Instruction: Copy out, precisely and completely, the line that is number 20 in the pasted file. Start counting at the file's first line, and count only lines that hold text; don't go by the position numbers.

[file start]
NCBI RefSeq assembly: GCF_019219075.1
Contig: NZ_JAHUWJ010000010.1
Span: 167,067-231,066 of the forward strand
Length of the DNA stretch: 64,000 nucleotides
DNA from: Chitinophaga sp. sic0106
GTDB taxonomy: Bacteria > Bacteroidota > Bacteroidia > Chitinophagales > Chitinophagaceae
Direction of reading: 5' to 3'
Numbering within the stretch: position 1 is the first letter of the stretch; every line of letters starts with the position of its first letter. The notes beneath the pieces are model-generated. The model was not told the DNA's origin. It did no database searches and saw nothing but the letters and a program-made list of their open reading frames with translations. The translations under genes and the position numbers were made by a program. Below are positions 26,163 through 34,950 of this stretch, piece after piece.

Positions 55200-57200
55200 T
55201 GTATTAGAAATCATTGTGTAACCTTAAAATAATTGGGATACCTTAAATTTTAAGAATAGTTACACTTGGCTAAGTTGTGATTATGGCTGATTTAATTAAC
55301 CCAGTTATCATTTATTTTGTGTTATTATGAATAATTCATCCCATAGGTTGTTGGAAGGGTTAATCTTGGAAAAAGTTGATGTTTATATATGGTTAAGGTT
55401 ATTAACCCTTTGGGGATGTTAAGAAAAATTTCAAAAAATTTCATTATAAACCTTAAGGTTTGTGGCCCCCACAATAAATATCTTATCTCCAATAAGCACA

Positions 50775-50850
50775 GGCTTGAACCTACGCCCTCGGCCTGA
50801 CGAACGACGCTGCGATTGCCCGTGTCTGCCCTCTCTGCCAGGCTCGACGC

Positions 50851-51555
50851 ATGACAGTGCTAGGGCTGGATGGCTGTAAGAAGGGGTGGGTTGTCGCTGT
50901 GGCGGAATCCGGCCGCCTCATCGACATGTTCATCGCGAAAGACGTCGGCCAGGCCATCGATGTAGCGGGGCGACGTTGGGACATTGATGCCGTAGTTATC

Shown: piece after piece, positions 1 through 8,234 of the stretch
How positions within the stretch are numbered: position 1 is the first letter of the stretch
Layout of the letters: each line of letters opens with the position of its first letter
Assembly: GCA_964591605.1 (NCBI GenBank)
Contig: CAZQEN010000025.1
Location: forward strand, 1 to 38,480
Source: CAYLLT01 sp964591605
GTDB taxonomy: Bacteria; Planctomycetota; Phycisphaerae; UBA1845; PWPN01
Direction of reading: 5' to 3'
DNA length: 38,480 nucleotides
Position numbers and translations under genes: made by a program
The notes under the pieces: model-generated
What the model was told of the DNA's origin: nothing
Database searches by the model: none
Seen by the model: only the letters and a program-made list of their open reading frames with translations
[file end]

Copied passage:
Shown: piece after piece, positions 1 through 8,234 of the stretch